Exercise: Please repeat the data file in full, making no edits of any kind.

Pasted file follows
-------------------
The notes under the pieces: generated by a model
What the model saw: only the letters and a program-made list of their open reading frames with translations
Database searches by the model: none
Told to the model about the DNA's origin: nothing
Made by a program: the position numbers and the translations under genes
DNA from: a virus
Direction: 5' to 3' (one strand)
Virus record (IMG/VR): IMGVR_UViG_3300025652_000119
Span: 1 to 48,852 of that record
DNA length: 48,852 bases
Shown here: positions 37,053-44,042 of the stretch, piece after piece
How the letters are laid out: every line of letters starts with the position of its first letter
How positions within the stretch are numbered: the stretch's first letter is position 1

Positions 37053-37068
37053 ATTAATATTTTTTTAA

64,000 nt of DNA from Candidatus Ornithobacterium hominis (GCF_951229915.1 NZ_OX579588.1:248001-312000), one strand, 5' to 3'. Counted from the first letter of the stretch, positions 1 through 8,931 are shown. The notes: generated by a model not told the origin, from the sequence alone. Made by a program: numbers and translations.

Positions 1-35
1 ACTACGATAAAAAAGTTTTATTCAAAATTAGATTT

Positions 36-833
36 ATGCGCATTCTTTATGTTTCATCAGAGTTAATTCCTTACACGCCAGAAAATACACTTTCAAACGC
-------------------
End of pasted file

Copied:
The notes under the pieces: generated by a model
What the model saw: only the letters and a program-made list of their open reading frames with translations
Database searches by the model: none
Told to the model about the DNA's origin: nothing
Made by a program: the position numbers and the translations under genes
DNA from: a virus
Direction: 5' to 3' (one strand)
Virus record (IMG/VR): IMGVR_UViG_3300025652_000119
Span: 1 to 48,852 of that record
DNA length: 48,852 bases
Shown here: positions 37,053-44,042 of the stretch, piece after piece
How the letters are laid out: every line of letters starts with the position of its first letter
How positions within the stretch are numbered: the stretch's first letter is position 1

Positions 37053-37068
37053 ATTAATATTTTTTTAA

64,000 nt of DNA from Candidatus Ornithobacterium hominis (GCF_951229915.1 NZ_OX579588.1:248001-312000), one strand, 5' to 3'. Counted from the first letter of the stretch, positions 1 through 8,931 are shown. The notes: generated by a model not told the origin, from the sequence alone. Made by a program: numbers and translations.

Positions 1-35
1 ACTACGATAAAAAAGTTTTATTCAAAATTAGATTT

Positions 36-833
36 ATGCGCATTCTTTATGTTTCATCAGAGTTAATTCCTTACACGCCAGAAAATACACTTTCAAACGC